Whatever else the Notebook may be or do, Ghosh finds it exhibiting "features that characterized his mature poetry," notably "attention to the cadence of words" and "balanced and finely tuned prose." Moreover, she writes, "[s]ome of the subjects covered in his medical Notebook feed directly into Keats' poetry, others do so only obliquely," even as "his notes on strictly medical subjects draw in the Classics and the world of liberal politics" (202). Above all, Ghosh contends, the Notebook manifests Keats's essentially poetic powers of concentration: "his ability to concentrate ideas in a sentence or embody them in an image is as evident in his medical notes as it would later be in 'Ode to a Nightingale' or Hyperion. Indeed, some of the most distinctive and recognizable lines in Keats' poems flowed from the imaginative potential of his notes taken at Guy's hospital" (202). Given the signposting and cross-referencing found throughout the Notebook, Ghosh infers that "Keats thought of his medical Notebook as a 'database' to be continually added to" (191), and Ghosh's own careful cross-referencing from the poems and the Notebook not only helps to show how Keats regarded it, but also exemplifies the kind of work that other scholars can do with it. In closing her book by summing up her case for the value of the Notebook, she strongly implies that it is worth further study:
[M]any characteristics of Keats' greatest poetry--the imaginative turns of his poems and plots, the 'concentrations' of his imagery, the precise delineation of extreme emotional states through physical descriptions--can all be found in his earlier poems and in his medical Notebook. If Keats' innate genius flowered most fully during hid 'living year' [1818-19], the inherent qualities which enabled him to write his best poems are seen, as it were, in an unvarnished state in his medical notes, and their gradual adaption and deployment in poetry is visible as early as the Margate summer of 1816. (270)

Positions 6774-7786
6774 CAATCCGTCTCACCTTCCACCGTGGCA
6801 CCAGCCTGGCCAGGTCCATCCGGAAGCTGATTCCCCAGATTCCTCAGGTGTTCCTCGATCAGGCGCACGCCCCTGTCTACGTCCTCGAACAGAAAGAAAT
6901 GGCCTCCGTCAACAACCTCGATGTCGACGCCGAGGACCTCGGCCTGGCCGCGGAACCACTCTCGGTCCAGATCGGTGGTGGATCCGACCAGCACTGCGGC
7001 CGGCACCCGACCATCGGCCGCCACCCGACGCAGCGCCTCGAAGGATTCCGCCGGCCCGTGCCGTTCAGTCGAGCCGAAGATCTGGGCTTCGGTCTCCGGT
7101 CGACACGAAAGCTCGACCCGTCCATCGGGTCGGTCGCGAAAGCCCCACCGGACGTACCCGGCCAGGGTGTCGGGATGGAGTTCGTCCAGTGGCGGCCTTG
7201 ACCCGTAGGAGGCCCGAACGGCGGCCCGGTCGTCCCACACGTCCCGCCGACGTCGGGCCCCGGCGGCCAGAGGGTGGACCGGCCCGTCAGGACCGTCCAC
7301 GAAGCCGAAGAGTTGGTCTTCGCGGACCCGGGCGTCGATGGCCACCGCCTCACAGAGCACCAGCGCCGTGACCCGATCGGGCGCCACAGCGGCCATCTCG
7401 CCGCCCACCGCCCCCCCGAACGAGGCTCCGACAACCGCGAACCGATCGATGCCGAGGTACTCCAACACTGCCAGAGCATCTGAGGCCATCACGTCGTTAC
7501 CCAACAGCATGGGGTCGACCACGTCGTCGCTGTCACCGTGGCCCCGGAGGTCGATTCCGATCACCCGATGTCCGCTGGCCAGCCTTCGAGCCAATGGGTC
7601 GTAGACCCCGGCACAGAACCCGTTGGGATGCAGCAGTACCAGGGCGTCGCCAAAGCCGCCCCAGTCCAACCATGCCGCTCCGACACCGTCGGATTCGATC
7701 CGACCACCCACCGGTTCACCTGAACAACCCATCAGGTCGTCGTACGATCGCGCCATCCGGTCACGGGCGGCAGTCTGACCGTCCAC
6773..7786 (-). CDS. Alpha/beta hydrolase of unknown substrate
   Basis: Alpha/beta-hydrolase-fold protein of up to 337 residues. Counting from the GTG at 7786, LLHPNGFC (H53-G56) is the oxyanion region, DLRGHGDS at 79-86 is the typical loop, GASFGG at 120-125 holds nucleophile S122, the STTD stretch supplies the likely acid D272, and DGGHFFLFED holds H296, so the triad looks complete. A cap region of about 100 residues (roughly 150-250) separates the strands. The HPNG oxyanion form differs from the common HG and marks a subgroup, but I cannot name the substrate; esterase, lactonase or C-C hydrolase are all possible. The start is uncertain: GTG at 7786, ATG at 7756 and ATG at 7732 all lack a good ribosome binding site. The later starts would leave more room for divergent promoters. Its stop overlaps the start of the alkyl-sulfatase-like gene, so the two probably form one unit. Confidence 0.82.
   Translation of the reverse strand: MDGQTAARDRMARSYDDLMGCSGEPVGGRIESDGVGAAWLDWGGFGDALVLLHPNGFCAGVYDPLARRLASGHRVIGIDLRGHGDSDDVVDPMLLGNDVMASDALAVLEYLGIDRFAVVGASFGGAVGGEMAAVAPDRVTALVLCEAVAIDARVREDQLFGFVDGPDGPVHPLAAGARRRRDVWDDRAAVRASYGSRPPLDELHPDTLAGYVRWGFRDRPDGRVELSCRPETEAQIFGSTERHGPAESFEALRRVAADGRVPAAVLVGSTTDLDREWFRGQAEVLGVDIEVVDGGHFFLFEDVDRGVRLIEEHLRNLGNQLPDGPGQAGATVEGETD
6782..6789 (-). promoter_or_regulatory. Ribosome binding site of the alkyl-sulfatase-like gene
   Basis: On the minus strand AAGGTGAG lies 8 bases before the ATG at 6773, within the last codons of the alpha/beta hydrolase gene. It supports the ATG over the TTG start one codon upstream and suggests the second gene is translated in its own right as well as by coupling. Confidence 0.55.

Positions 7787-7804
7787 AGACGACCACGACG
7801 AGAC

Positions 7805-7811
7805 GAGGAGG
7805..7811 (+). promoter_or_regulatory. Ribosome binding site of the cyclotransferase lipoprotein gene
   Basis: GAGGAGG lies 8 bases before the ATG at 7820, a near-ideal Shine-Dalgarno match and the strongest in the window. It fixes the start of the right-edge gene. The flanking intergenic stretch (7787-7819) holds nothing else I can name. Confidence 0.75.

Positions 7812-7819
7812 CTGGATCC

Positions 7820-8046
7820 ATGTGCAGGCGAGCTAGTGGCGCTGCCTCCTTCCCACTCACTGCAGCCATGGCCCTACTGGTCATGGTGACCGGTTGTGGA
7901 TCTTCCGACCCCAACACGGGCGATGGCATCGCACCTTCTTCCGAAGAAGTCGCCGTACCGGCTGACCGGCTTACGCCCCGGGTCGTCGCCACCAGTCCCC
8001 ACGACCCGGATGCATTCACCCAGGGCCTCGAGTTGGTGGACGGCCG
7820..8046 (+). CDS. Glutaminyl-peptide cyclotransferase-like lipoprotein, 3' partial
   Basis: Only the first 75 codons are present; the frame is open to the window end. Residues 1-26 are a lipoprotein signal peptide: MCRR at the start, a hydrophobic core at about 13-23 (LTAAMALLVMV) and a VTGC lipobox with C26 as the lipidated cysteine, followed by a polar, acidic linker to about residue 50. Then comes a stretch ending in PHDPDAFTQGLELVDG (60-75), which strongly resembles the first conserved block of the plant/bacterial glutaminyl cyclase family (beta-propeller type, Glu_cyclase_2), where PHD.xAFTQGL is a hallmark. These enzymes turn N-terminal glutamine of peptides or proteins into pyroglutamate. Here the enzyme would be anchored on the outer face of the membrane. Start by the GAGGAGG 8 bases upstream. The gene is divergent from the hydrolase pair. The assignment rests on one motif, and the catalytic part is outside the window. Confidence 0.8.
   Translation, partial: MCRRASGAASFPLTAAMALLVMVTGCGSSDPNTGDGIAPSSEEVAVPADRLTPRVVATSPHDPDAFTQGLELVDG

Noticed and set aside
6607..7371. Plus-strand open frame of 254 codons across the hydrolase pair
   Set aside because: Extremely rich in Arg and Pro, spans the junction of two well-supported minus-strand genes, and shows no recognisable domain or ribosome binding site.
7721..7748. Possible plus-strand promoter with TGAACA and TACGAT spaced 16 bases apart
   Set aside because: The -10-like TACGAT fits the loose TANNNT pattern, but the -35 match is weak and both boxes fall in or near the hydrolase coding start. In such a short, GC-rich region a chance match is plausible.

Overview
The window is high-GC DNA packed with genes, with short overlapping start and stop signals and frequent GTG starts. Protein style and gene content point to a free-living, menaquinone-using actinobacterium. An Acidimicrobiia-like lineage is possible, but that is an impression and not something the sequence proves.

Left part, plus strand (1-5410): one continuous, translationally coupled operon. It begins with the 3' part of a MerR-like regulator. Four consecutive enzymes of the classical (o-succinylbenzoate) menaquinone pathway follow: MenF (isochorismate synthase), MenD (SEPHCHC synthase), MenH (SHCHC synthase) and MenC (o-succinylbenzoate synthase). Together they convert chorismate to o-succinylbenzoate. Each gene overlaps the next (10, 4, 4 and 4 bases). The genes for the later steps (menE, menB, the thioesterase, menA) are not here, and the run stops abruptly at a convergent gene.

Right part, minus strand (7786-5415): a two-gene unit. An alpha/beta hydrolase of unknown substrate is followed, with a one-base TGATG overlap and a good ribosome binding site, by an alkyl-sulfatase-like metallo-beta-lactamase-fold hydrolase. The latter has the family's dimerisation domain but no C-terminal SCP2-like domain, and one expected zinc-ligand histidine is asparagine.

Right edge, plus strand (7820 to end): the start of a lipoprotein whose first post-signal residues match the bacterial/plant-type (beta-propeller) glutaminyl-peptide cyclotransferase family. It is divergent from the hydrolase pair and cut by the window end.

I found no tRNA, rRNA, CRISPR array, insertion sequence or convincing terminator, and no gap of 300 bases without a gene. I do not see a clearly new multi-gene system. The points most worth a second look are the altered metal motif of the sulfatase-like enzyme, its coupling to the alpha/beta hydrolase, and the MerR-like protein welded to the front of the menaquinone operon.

Though not all readers of Keats will readily accept this assessment of his earlier work, Ghosh's study will surely prompt them at least to re-consider their estimate of the Notebook.
The greatest strength of this book, perhaps, is its heavily annotated edition of the Notebook itself. As Ghosh points out, the "standard" edition, prepared by Maurice Buxton Forman in 1934, struck many of its early reviewers as an interesting example of Keatsiana rather than as a proper scholarly source. Later scholars (notably Donald Goellnicht and Hermione de Almeida) used the Notebook to reconstruct Keats's medical education, or to probe the complexities of his medical milieu. But none or few have scrutinized the Notebook as thoroughly as Ghosh does here.
In the later chapters, Ghosh occasionally shifts her focus from the links between the Notebook and the poetry to the medical milieu of the period. Also, while her readings of the poems are interesting, the connections she draws to the medical Notebook are scarce and not always illuminating. Regarding, for instance, Lorenzo's putrefying head in "Isabella," does it help us to know that Keats's description of the head "betrays his intimate knowledge of the stages of bodily disintegration, surely derived from his days dissecting corpses at Guy's" (255)? To be sure, any effort to link the poetry with the Notebook consistently would be problematic, but one might have expected more links than are offered here.
On the whole, however, readers of Keats--and most assuredly not only those interested in Medicine--will find much of value in Ghosh's book. In clean, precise, and accessible prose that belies the depth of archival research that went into the book's making, Ghosh convincingly makes her case for a new focus on the medical Notebook, adding a fresh and forceful voice to those in the field arguing for renewed attention to the young Keats. If the medical Notebook "was a dynamic repository of evolving knowledge" for Keats, Ghosh's study will be one for us.
James Robert Allard is Associate Professor and Chair in the Department of English Language and Literature at Brock University in St. Catharines, Ontario, Canada.